City Council Adopts Updates to City Sustainable Facilities Policy

Published on April 23, 2024

CMPD Central Division Station

Charlotte-Mecklenburg Police Department Central Division station, a Silver level LEED-certified building. 

CHARLOTTE, N.C. (April 23, 2024) – In a significant move toward achieving its Strategic Energy Action Plan (SEAP) goals, the Charlotte City Council voted to adopt multiple updates to the Sustainable Facilities Policy (SFP). This update to the SFP reflects the city's commitment to lead globally and by example, integrating new technologies and leveraging ongoing experiences to align with its sustainability objectives.

The SFP, previously adopted in 2021, is a cornerstone of SEAP implementation as it steers city departments toward designing, constructing and operating municipal facilities harmoniously with the city's ambitious 2030 SEAP goal.

A key objective of the SFP update is an intensified focus on decarbonization in buildings. The policy now mandates that all new municipal buildings within the city be powered by electricity, marking a significant shift away from reliance on natural gas.

"With the updated Sustainable Facilities Policy, we are taking decisive steps toward realizing our vision of a sustainable and resilient city," said Mayor Vi Lyles. "This policy underscores our commitment to environmental stewardship and positions us to achieve our SEAP objectives while harnessing financial incentives for clean energy projects."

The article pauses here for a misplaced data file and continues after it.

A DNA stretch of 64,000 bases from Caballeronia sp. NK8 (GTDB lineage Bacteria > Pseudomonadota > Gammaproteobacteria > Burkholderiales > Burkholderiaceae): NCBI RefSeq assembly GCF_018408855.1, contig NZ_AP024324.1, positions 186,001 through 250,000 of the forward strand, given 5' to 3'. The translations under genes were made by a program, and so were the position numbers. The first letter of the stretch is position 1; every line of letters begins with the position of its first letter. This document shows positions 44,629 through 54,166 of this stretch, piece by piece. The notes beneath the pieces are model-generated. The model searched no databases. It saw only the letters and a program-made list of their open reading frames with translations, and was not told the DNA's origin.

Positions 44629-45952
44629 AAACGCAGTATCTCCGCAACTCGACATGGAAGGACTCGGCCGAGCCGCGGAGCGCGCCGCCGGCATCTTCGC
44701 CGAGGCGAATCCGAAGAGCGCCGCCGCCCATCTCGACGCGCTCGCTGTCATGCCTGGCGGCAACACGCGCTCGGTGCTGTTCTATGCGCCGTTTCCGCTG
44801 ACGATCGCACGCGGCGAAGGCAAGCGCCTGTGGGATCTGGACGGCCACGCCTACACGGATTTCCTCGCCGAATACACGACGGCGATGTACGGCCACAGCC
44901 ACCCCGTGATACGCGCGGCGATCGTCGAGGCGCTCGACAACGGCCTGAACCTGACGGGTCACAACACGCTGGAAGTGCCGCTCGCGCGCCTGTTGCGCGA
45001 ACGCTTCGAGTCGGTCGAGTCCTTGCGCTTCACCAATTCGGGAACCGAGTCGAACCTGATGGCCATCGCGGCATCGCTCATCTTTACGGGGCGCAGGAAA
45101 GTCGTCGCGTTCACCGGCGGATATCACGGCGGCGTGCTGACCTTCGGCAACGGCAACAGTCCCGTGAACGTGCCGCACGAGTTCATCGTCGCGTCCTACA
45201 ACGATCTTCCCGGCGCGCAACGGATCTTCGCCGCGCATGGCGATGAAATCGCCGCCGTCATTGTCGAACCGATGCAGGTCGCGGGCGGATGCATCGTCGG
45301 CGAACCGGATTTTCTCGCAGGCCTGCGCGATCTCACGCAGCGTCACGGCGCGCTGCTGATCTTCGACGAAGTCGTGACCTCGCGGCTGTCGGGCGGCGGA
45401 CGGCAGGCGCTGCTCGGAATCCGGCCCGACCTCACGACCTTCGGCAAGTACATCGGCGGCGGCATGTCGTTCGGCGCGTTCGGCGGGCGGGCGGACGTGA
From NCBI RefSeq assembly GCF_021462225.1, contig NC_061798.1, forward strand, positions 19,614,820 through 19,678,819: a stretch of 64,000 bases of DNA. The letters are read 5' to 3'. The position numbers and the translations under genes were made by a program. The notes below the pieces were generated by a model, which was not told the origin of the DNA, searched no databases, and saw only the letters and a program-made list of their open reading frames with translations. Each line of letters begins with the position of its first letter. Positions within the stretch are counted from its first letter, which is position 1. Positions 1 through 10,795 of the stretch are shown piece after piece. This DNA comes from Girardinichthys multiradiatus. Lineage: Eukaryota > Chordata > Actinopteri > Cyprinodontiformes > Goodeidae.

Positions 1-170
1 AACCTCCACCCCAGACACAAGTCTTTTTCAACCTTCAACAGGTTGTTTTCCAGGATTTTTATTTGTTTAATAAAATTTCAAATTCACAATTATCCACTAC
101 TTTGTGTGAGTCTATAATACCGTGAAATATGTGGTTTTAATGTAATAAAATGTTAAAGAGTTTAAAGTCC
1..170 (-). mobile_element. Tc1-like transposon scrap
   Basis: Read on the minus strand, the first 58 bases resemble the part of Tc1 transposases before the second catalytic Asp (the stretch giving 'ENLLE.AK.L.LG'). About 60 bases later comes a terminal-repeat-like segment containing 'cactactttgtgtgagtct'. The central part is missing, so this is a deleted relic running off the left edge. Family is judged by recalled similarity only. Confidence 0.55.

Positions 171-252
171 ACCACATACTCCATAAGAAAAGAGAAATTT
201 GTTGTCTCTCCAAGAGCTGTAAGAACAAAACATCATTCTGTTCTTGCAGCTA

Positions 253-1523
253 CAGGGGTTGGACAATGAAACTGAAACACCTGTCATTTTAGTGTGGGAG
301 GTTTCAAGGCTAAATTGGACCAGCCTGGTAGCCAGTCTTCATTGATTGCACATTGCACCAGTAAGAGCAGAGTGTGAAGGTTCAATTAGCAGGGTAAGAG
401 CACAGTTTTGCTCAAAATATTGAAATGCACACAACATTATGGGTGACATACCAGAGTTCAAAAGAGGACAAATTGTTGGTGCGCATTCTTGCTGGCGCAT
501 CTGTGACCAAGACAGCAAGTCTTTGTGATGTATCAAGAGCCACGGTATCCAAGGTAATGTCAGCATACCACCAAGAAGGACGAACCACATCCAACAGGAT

Through action, the City of Charlotte affirms its dedication to sustainability, and to help residents join the effort to build a more sustainable future, this SFP revision also strategically positions the city to maximize its benefits from federal rebates. Through the Inflation Reduction Act's direct pay program for clean energy projects, city staff will help Charlotteans harness financial incentives to further propel the transition to a cleaner, greener future.

Studies demonstrate that electrification is a core strategy of reducing carbon emissions in buildings. A decarbonization study from the National Renewable Energy Laboratory found that “electrification … can result in a 41% reduction in fossil fuel combustion emissions.” The energy use of our buildings is a leading cause of greenhouse gas emissions that impact the health and climate of our community, so this strategy makes a difference.

Quick Points:

  • For new construction, changes to the SFP include requirements for:
    • New facilities to be all-electric with no new direct fossil fuels to power buildings except for backup generation.
    • HVAC geothermal systems.
    • Building automation systems.
    • Smart surfaces to reduce energy and heat (cool pavement and roofs).
    • Feasibility analysis to determine if a net-zero building is possible.
  • For new construction and major renovations, SFP changes include:
    • Encouraging the Leadership in Energy and Environmental Design (LEED) Environmental Product Declaration's credit – environmental life cycle assessment.
    • Strengthening and expanding on-site solar renewable energy.
    • Scoping energy storage systems (battery) to maximize solar energy.
    • Pursuing LEED bicycle facility credit for facilities that meet the bicycle network requirement, which supports mode-shift and includes bicycle storage.
    • Requiring a periodic analysis for HVAC replacement projects to determine if electrification of systems can occur.